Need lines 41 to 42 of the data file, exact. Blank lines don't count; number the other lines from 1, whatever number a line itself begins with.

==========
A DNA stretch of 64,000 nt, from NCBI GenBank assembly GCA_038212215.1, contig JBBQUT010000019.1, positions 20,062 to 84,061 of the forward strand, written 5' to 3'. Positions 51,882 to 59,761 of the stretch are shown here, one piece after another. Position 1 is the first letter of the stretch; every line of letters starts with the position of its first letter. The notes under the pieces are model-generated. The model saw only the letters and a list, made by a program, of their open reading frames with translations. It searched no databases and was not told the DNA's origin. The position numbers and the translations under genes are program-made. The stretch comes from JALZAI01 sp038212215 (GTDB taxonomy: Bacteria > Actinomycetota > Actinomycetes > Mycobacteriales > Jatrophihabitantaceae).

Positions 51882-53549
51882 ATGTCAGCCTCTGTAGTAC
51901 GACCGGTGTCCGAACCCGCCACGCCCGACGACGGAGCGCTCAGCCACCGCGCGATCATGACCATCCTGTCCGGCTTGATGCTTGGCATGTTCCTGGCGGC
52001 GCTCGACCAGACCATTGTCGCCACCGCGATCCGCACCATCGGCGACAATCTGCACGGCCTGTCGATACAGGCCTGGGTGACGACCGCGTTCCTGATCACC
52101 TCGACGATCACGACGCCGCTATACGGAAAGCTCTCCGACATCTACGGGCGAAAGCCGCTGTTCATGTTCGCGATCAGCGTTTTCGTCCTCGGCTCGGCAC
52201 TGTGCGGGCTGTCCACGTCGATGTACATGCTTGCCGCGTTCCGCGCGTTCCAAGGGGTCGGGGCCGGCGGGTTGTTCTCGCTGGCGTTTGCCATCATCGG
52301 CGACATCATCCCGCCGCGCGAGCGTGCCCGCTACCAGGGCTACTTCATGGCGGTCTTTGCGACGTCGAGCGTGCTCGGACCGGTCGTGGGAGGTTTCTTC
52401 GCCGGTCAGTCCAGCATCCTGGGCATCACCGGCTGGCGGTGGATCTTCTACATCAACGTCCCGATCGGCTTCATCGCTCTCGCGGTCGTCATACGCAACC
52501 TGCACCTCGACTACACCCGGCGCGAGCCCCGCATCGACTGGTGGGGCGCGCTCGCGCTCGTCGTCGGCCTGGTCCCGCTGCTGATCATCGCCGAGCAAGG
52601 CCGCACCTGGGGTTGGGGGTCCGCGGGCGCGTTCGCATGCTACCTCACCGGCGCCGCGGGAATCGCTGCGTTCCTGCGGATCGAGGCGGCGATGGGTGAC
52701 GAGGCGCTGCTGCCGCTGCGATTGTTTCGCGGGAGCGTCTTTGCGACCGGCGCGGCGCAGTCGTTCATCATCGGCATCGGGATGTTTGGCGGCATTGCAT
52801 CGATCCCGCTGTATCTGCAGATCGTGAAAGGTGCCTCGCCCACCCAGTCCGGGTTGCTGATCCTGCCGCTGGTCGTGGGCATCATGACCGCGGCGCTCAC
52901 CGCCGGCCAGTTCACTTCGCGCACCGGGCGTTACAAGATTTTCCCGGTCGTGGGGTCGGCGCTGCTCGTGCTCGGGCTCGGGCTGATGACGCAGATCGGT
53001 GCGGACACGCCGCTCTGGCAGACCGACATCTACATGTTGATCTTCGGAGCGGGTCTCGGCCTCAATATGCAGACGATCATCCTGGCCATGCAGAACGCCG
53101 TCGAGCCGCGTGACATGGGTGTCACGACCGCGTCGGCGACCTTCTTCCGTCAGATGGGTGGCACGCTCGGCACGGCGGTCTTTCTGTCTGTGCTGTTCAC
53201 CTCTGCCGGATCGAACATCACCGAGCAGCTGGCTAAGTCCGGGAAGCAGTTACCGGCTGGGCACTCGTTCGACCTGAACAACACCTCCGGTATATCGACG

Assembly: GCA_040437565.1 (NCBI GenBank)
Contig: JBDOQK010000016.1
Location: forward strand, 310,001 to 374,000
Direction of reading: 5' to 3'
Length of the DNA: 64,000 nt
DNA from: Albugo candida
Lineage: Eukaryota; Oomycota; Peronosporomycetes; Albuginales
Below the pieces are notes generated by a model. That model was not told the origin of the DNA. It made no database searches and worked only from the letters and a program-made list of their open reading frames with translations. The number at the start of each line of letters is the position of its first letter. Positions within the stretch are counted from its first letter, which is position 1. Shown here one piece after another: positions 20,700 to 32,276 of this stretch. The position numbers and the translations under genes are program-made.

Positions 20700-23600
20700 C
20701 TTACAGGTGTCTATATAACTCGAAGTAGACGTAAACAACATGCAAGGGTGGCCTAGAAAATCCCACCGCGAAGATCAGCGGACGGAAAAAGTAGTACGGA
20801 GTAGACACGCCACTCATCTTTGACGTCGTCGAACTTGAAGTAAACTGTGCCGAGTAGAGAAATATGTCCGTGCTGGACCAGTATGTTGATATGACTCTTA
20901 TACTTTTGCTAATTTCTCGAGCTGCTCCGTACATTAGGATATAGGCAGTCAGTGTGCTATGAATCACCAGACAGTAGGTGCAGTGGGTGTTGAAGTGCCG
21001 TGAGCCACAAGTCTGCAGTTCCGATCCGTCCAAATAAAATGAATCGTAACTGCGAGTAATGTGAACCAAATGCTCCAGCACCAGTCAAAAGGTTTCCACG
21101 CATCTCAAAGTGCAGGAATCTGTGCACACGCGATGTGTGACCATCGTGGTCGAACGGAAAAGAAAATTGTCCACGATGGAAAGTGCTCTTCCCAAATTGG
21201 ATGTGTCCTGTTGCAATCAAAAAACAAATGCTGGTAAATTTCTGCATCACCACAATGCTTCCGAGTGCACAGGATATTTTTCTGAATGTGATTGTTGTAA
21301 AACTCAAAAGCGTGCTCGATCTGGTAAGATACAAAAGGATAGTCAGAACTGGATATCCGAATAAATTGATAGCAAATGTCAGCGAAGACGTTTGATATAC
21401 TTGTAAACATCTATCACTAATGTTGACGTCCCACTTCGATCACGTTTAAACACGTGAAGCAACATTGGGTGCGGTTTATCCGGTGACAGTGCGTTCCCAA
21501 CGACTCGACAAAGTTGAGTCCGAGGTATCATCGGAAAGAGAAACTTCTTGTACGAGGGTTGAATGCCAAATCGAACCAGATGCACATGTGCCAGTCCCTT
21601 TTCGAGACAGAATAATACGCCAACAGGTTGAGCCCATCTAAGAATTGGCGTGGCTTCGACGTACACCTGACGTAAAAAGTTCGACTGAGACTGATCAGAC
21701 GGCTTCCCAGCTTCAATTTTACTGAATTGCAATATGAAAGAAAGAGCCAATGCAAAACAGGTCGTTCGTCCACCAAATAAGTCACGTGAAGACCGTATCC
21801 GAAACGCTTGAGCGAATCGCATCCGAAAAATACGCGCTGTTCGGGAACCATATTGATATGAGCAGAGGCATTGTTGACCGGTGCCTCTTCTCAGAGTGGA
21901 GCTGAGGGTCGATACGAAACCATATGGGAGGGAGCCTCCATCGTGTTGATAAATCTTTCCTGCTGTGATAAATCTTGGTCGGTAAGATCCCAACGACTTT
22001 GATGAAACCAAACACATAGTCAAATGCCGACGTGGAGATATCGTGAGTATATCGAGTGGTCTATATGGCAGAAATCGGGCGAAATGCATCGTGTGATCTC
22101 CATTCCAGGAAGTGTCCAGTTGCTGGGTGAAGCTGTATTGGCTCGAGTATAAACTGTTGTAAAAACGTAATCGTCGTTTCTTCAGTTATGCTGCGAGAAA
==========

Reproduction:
22001 GATGAAACCAAACACATAGTCAAATGCCGACGTGGAGATATCGTGAGTATATCGAGTGGTCTATATGGCAGAAATCGGGCGAAATGCATCGTGTGATCTC
22101 CATTCCAGGAAGTGTCCAGTTGCTGGGTGAAGCTGTATTGGCTCGAGTATAAACTGTTGTAAAAACGTAATCGTCGTTTCTTCAGTTATGCTGCGAGAAA